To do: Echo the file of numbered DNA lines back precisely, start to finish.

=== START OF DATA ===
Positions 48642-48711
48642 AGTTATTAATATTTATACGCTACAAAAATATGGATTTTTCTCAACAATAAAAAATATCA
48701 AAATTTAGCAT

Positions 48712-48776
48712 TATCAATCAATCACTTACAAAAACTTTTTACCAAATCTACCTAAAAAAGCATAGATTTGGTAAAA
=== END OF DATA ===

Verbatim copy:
Positions 48642-48711
48642 AGTTATTAATATTTATACGCTACAAAAATATGGATTTTTCTCAACAATAAAAAATATCA
48701 AAATTTAGCAT

Positions 48712-48776
48712 TATCAATCAATCACTTACAAAAACTTTTTACCAAATCTACCTAAAAAAGCATAGATTTGGTAAAA